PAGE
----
Archived Post

Apple wants the Apple Watch to help protect you against sun damage

Apple has been pushing the Apple Watch as a health accessory for some time now. That will apparently continue as the tech giant has been granted a patent (number 10,132,680) for “UV dosimetry and exposure alert” that would allow the smartwatch to help you manage your exposure to the sun.

Overexposure to ultraviolet (UV) radiation can be associated with a variety of health conditions such as sunburn, premature skin aging, skin damage, elastosis (i.e., the destruction of the elastic and collagen tissue) and skin cancer. The effects from the health conditions can range from sun spots, freckles, discolored areas of the skin (mottled pigmentation), sallowness (a yellow discoloration of the skin), telangiectasias (the dilation of small blood vessels under the skin), and benign tumors, to skin cancers (e.g., squamous cell carcinoma, basal cell carcinoma, and melanoma). 

In addition, exposure to UV radiation can be a risk factor for the development of cataracts and growths of the conjunctiva of the eye (i.e., pterygiums). In the patent filing, Apple says that “given the risks and possible associated health conditions, devices and methods to detect the user’s presence outdoors and to determine the cumulative UV exposure time may be desired.”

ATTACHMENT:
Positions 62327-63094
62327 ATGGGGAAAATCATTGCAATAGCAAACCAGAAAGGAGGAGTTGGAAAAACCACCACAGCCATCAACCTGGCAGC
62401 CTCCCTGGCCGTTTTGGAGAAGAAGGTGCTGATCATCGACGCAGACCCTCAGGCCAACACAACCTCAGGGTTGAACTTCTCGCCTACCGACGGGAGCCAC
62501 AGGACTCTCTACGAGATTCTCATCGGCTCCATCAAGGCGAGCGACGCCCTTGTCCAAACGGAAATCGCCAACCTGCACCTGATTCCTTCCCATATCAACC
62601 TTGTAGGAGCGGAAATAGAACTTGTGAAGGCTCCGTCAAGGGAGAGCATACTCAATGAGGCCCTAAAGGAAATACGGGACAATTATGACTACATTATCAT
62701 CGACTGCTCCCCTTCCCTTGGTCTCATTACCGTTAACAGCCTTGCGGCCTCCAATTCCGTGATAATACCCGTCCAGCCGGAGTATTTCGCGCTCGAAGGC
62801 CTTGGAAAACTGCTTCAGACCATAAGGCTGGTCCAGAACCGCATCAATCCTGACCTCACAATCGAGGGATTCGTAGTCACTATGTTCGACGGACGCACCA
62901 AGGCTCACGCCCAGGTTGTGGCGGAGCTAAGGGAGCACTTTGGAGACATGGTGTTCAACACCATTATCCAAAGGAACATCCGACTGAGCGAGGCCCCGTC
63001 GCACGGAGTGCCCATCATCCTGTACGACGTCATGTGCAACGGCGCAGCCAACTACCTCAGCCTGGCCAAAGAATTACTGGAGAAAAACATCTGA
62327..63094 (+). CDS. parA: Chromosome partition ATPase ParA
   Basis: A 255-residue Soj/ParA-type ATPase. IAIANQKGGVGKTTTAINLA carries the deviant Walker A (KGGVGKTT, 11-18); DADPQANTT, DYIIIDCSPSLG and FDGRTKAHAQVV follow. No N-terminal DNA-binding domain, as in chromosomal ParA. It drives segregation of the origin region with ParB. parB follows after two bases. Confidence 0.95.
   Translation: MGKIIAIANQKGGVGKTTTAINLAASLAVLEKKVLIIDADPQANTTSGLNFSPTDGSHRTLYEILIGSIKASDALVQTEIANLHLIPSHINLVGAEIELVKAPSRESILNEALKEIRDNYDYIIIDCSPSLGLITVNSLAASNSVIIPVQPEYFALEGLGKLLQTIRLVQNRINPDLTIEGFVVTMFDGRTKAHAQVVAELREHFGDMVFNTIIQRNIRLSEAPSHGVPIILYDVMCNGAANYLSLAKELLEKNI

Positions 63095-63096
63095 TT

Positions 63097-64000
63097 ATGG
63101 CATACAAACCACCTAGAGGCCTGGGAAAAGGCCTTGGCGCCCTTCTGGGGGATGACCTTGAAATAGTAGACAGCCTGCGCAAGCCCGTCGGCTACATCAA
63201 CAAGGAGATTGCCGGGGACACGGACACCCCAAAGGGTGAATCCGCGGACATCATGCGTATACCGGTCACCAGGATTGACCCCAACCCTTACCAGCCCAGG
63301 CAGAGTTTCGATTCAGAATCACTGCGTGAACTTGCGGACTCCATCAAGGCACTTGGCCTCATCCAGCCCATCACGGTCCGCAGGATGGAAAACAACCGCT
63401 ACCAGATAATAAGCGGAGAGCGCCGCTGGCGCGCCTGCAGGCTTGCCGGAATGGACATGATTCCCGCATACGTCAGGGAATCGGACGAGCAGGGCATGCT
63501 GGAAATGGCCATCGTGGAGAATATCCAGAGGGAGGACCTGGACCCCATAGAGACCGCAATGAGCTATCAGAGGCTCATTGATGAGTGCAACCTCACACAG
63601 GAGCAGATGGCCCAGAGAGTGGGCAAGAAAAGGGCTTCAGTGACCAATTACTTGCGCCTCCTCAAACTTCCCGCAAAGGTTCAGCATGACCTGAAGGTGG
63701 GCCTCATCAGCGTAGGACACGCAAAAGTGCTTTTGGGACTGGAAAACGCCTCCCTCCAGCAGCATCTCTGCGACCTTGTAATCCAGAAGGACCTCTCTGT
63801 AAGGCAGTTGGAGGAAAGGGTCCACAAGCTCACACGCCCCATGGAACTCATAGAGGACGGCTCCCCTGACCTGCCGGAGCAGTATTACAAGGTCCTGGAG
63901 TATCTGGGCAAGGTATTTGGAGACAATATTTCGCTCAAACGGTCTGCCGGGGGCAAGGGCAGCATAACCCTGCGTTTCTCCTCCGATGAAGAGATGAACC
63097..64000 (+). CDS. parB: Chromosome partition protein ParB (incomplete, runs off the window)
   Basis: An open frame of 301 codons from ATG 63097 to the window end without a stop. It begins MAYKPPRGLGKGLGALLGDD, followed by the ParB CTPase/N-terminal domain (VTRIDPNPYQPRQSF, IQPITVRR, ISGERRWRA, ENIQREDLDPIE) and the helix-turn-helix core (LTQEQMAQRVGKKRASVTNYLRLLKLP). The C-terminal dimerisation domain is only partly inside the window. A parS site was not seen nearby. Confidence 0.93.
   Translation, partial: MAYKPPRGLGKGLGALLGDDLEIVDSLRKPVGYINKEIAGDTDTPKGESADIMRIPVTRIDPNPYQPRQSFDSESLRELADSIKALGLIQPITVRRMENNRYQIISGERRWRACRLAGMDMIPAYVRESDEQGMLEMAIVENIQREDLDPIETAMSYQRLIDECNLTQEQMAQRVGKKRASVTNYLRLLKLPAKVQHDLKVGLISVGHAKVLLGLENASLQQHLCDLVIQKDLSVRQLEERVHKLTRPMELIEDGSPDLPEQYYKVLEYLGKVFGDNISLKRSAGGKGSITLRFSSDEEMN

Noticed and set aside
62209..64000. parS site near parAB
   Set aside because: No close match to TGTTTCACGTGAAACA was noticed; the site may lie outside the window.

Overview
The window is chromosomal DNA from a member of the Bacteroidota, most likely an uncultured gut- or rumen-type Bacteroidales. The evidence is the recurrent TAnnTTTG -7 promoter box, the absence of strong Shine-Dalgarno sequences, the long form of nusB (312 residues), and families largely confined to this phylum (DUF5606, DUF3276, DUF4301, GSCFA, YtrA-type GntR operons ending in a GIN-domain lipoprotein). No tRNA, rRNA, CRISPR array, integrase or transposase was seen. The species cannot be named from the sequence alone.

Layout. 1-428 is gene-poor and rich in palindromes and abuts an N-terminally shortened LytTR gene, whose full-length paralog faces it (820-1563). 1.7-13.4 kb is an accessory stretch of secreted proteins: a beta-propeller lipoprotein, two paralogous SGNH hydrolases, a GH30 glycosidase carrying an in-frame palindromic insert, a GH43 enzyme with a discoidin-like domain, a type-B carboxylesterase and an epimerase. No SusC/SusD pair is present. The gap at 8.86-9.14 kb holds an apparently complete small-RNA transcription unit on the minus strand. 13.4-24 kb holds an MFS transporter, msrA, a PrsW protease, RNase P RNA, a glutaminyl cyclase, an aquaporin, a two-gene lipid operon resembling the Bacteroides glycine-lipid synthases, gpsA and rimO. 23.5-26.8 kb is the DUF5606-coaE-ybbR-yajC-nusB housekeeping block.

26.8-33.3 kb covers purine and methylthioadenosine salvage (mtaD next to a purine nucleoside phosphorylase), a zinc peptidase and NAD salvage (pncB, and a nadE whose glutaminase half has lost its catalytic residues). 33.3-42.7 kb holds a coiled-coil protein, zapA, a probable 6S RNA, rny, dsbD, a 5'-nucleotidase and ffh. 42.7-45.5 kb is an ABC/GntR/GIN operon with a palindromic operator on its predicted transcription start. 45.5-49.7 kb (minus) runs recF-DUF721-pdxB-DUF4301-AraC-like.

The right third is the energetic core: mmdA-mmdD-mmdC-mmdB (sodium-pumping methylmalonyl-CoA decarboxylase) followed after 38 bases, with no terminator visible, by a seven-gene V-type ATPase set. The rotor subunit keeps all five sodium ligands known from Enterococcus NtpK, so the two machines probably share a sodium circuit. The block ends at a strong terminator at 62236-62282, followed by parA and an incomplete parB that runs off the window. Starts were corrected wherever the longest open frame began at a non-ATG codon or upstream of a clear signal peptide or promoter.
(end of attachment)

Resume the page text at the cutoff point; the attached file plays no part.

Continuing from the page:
Here’s the summary of the invention: “A UV dosimeter function is provided in a portable multifunction device. The device utilizes a UV light sensor to detect the user’s presence while outdoors and measure the cumulative outdoor exposure time. 

“The cumulative UV exposure is optionally provided via a messaging service or alert, and a UV index value is optionally utilized with the cumulative outdoor exposure to determine the risk of skin damage and to provide user guidance relating to recommended protective measures. An ambient light sensor is optionally provided and is used to augment the UV light thresholds used to determine the light exposure state.”

Of course, Apple files for — and is granted — lots of patents by the U.S. Patent & Trademark Office. Many are for inventions that never see the light of day. However, you never can tell which ones will materialize in a real product.

Dennis Sellers
the authorDennis Sellers
Dennis Sellers is the editor/publisher of Apple World Today. He’s been an “Apple journalist” since 1995 (starting with the first big Apple news site, MacCentral). He loves to read, run, play sports, and watch movies.